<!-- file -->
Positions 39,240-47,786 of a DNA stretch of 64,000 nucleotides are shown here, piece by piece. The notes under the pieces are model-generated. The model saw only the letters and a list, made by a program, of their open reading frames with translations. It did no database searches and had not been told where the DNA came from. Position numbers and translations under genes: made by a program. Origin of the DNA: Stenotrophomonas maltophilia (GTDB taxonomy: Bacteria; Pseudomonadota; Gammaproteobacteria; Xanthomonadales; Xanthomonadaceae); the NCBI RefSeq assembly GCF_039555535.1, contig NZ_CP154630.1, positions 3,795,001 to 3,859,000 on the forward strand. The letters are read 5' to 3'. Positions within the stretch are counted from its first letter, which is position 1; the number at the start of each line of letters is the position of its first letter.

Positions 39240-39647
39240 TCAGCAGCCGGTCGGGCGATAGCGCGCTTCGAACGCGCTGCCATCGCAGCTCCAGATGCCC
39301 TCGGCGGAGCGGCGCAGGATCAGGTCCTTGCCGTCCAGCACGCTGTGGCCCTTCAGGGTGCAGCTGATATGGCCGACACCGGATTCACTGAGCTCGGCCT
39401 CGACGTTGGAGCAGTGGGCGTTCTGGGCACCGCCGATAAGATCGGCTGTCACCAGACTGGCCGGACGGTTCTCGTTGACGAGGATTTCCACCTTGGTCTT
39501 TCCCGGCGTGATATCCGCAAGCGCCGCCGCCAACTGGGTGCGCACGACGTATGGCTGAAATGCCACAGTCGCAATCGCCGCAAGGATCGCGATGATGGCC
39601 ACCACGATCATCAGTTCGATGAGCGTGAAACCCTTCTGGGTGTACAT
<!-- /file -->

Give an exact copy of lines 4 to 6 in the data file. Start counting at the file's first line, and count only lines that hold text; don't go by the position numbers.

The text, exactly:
39301 TCGGCGGAGCGGCGCAGGATCAGGTCCTTGCCGTCCAGCACGCTGTGGCCCTTCAGGGTGCAGCTGATATGGCCGACACCGGATTCACTGAGCTCGGCCT
39401 CGACGTTGGAGCAGTGGGCGTTCTGGGCACCGCCGATAAGATCGGCTGTCACCAGACTGGCCGGACGGTTCTCGTTGACGAGGATTTCCACCTTGGTCTT
39501 TCCCGGCGTGATATCCGCAAGCGCCGCCGCCAACTGGGTGCGCACGACGTATGGCTGAAATGCCACAGTCGCAATCGCCGCAAGGATCGCGATGATGGCC